This first room also presents two more of van Gogh’s illustrated letters, both owned by the Van Gogh Museum in Amsterdam. One letter went to the artist’s brother, Theo, and the other to his sister, Willemien. The letter to Theo features a characteristic pair of figures — a hatted man and full-skirted woman — walking alongside a row of cypresses. The letter to Willemien contains multiple sketches, a tableau of women in front of cypresses and a solitary woman reading a book. These documents are fascinating, but one craves additional biographical context, say, a line or two about the nature of van Gogh’s relationships to his siblings. (For those curious about the correspondence, the Van Gogh Museum and the Huygens Institute created an incredible resource, The Van Gogh Letters Project, where you can browse and zoom in on the artist’s correspondence at your leisure.)
The final two paintings in the Arles room presage intriguing shifts in style. We learn that van Gogh painted Still Life of Oranges and Lemons with Blue Gloves (January 1889) shortly after he sliced off his ear during a fraught interval with Paul Gauguin, who was staying with him in Arles. Cypress fronds cradle a bowl of fruit, flanked by soft indigo gloves. Both the cypress and citrus have approximately the same dimensions — the largest area of the canvas devoted to cypress so far. In Landscape Under Turbulent Skies (April 1889), darkening clouds — rendered with short impasto streaks of mauve — gather over a flowering field, with just a few cypresses tucked into the horizon.
Van Gogh checked himself into a psychiatric asylum in nearby Saint-Rémy the next month, May 1889. At this point, his compositions begin to embrace drama. Landscape from Saint-Rémy (June 1889) has a foreboding, storybook quality; windswept grass dominates the foreground, undulating hills curve right into the clouds. Also in June 1889, van Gogh painted The Starry Night, that swirling canvas of midnight sky, looming over a quiet town, punctuated by the dark steeple of a cypress.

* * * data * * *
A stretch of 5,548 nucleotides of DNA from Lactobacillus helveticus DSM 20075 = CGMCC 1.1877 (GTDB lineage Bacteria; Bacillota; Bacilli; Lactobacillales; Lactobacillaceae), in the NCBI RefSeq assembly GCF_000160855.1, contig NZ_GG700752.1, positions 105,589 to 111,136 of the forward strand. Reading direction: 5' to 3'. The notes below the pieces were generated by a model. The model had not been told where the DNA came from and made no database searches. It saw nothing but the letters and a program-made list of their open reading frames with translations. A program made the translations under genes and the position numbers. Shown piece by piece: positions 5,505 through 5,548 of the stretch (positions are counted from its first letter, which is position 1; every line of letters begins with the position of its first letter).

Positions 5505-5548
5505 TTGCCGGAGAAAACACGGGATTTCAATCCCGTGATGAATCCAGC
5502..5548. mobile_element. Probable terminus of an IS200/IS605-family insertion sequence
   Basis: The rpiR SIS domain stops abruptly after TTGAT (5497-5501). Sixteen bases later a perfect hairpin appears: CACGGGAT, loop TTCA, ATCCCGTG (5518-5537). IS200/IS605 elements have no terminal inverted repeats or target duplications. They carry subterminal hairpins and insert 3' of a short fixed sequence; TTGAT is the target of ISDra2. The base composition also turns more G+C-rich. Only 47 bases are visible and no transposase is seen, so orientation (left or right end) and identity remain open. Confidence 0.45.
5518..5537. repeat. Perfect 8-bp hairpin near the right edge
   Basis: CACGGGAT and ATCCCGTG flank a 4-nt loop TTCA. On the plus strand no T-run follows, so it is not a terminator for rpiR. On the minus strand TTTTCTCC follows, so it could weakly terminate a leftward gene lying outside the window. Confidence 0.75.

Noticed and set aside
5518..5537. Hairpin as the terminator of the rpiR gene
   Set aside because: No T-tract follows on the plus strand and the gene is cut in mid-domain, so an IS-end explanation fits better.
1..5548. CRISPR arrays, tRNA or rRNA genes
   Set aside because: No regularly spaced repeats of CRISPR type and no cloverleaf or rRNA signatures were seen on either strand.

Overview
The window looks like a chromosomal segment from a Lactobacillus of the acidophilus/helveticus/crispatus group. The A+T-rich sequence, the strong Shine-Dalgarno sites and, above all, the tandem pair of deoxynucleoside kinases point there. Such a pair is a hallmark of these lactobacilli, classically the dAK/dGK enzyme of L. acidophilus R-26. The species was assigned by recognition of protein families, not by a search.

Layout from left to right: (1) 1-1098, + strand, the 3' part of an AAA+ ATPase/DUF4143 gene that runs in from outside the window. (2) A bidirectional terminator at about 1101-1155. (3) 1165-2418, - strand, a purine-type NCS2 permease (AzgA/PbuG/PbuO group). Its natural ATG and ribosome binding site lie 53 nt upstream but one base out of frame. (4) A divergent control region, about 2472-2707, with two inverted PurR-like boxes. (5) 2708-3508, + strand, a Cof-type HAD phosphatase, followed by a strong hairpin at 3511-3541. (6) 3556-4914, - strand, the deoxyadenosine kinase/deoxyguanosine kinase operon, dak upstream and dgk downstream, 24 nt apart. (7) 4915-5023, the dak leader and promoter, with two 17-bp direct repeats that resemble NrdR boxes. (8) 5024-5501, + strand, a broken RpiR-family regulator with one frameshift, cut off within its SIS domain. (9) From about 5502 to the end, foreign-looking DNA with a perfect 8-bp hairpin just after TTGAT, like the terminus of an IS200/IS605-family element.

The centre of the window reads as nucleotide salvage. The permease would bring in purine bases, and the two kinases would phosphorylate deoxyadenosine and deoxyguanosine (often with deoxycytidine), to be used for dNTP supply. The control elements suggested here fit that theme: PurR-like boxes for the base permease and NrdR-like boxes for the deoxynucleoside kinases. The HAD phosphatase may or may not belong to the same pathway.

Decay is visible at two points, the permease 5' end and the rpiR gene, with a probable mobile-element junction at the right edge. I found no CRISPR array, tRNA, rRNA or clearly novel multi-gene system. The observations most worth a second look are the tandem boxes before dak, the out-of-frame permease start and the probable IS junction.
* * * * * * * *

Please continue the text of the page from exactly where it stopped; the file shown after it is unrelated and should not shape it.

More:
Next to The Starry Night are two iterations of the same scene, “seen together for the first time since 1901,” as one label attests: Wheat Field with Cypresses (June 1889) and A Wheatfield with Cypresses (September 1889). Here is a remarkable opportunity to make a close, side-by-side comparison. But there is a problem: The paintings are hung a bit too far apart. In each, the cypresses tower above a crop of wheat and stretch into the whirling clouds. “C’est la tache noire dans un paysage ensoleillé,” Van Gogh wrote to Theo on June 25, 1889, “mais elle est une des notes noires les plus intéressantes, les plus difficiles à taper juste que je puisse imaginer.” (“It’s the dark patch in a sun-drenched landscape, but it’s one of the most interesting dark notes, the most difficult to hit off exactly as I can imagine.”)
The last portion of the exhibition finds van Gogh ill again. His palette has taken on a rather dank hue. Among the canvases, A Walk at Twilight (May 1890) stands out. Underneath a teal-and-creamsicle sky, van Gogh’s omnipresent couple strolls on a hillside studded with shrubbery, with cypress trees shooting upward in the background. The couple inhabits what feels like a tense dream. Soon after painting this image, van Gogh will leave Saint-Rémy and travel north to Auvers, where he will die. In October 1889 he wrote to Theo: “[I]l est difficile de quitter un pays avant de prouver par quelque chôse qu’on l’a senti et aimé.” (“[I]t’s difficult to leave a land before having something to prove that one has felt and loved it.”) This exhibition offers indelible proof of his passion for the south of France.
Melissa Rodman is a journalist and critic based in New York.